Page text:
The “digitalization” buzzword can easily be found in the 21st century’s most-frequently-used vocabulary section. Something all businesses aspire to, digitalization can, depending on the specific area, represent a multitude of things, always being an inexhaustible power drive on a journey towards a modernized and efficient business playground.
While privately-owned businesses are well-acquainted with this buzzword by now, the public sector has generally been slower on the digital transformation journey. When it comes to the Serbian public sector, particularly in healthcare, it is some time now since the advantages of going digital were noticed. The COVID-19 pandemic only accelerated the realization that digitalization is not only advantageous but a necessity.
To kick this off, the Serbian government formed a specialized body coordinating the digitalization of the healthcare sector in 2021, which adopted a comprehensive Program for Digitalization of the Healthcare System 2022-2026, together with an action plan on how to tackle the program. The program kicked off by identifying the most vulnerable legal, organizational, and technological obstacles toward digitalization and proceeded with outlining the measures, responsibilities, and expected numbers as the campaign moves forward to 2026.
Analyzing the numbers indicated in the program, it seems that the government wished for this to be an intensive switch to the digital stage. For example, by the end of 2022, 50% of healthcare providers (including private practices) should use e-prescriptions when prescribing medicines, while by the end of 2023 the number should reach 95%. When compared to the 25% measured back in 2021, these numbers might be a bit too bold for the envisaged timeline, especially since those healthcare providers would first need to be provided with adequate technology supporting e-prescriptions, the staff would need to be adequately trained, and the general public educated on how to obtain and make use of e-prescriptions. As the end of 2022 is fast approaching, we will soon be able to assess whether the numbers have indeed risen to expectations.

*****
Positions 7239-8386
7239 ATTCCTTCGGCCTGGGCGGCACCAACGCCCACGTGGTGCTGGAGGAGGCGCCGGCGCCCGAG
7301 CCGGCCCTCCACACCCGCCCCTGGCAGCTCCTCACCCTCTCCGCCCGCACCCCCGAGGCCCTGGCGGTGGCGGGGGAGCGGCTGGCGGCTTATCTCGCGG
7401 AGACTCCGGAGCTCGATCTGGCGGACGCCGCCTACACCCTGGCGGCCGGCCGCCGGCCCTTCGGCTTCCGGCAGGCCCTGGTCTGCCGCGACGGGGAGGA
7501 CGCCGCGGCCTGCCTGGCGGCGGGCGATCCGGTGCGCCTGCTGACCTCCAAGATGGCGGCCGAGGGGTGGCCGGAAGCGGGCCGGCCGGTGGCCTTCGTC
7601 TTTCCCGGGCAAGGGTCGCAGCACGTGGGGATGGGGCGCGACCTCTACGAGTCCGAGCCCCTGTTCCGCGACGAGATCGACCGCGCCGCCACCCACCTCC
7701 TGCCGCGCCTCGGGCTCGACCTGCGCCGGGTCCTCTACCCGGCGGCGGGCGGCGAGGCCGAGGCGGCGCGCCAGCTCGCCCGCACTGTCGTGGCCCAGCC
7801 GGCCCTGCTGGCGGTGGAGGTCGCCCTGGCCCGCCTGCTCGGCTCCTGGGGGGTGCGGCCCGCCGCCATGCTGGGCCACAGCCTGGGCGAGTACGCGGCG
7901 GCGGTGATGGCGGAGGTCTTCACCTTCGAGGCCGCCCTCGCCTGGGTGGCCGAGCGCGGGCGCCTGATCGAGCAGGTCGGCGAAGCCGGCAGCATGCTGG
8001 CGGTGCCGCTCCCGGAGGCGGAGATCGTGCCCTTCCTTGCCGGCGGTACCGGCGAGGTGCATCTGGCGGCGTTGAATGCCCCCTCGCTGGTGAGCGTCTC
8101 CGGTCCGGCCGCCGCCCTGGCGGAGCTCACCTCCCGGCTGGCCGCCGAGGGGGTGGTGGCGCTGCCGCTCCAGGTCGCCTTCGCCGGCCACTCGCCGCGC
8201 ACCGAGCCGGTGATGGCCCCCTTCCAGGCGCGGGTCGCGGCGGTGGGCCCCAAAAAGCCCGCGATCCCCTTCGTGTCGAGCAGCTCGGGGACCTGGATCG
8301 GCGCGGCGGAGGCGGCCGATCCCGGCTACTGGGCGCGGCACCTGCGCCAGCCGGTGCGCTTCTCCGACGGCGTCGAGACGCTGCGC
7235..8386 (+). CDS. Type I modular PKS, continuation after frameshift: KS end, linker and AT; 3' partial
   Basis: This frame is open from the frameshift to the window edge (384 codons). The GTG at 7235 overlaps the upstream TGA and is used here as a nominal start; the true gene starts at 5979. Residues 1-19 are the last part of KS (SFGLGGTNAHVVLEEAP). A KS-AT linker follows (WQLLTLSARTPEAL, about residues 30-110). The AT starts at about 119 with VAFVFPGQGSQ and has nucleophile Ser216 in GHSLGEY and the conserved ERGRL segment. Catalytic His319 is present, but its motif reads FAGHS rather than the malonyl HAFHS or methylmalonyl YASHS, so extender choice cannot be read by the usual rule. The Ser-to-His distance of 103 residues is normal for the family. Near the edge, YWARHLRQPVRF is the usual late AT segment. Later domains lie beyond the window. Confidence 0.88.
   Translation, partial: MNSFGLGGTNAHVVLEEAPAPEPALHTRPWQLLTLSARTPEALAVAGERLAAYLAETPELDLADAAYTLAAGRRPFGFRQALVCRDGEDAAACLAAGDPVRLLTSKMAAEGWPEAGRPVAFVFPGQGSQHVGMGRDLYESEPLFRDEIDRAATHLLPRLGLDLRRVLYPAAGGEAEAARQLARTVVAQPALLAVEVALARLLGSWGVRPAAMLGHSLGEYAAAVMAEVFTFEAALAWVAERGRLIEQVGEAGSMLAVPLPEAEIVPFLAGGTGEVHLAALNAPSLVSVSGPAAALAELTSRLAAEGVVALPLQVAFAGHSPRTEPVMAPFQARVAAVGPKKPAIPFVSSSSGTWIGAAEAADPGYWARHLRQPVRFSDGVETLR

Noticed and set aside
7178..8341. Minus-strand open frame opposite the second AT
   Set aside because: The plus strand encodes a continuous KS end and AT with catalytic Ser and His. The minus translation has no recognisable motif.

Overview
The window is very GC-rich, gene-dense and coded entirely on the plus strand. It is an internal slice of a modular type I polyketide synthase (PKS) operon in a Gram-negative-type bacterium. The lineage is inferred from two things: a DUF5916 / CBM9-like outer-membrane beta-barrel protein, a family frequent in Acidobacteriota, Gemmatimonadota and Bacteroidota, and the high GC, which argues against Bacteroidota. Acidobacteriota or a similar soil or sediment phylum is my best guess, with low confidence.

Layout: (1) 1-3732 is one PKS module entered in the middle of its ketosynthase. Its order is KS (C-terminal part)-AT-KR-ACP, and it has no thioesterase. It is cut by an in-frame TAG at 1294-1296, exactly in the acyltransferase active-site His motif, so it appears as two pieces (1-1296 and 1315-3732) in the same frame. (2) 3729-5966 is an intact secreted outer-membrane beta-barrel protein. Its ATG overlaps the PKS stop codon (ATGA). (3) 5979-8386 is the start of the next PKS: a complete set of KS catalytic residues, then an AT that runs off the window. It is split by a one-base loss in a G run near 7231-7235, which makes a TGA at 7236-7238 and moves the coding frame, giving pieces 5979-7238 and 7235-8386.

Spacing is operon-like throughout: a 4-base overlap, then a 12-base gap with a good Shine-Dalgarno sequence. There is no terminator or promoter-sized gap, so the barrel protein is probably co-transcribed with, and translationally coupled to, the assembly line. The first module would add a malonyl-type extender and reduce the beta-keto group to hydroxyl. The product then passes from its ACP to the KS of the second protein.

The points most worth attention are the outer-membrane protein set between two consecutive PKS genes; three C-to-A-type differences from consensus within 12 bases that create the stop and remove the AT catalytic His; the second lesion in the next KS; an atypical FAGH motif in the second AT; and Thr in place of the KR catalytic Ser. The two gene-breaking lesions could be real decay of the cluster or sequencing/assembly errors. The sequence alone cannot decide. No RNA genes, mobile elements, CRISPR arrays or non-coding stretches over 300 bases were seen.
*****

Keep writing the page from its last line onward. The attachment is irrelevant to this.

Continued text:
Another noticeable novelty for the Serbian life sciences discipline is the announcement of a brand-new IT system, set to integrate the public and the private healthcare sector. The project is initiated and led by the Republic Fund for Health Insurance (Fund), which announced the new system should be running beginning of 2023, another bold promise for such a large-scale project. The Fund also announced that it partnered with the Serbian Post Office (SPO) and declared to “use the software potentials of the SPO,” assuring us that the software already exists to a certain degree.
While it may come as a surprise that the SPO is involved in the integration of the public and private healthcare sectors, the appeal of the new system remains tempting, as it should enable healthcare providers to offer higher quality services, having insight into the patient’s entire medical history, from both the public and private sectors. This should imply better control of the medicines supply chain and the ability to predict market vulnerabilities.
However, these changes will need to be accompanied by substantial legislative action. The current legal framework recognizes some level of electronic administration (e.g., potential keeping of electronic medical records), although the framework is not ready to switch to digital as a default, nor to facilitate the interplay between private and public entities. Privacy and cyber security aspects will also play a significant role, as the system will need to balance out who would be able to access patient data and how and if the patient will be able to (dis)allow some or any access to their medical history, especially taking into consideration the sensitivity of health data.
Finally, the partnership between the Fund and the SPO got even more peculiar with talk of another interesting option that may be available soon – the SPO delivering prescription medicines directly to patients’ homes. While this functionality does sound like a step in the right direction at first glance, at this moment it feels far-fetched, especially on the logistics and privacy side of it all.
Looking forward, it remains to be seen whether the current legal and practical prospects of the Serbian healthcare system will facilitate all-out digitalization or if they pose significant difficulties along the way. While digitalization activities are a big bite for Serbia, the eagerness to include the country in the race towards achieving digital competitiveness can only be saluted.
By Goran Radosevic, Partner, and Anja Mihajlovic, Junior Associate, Karanovic & Partners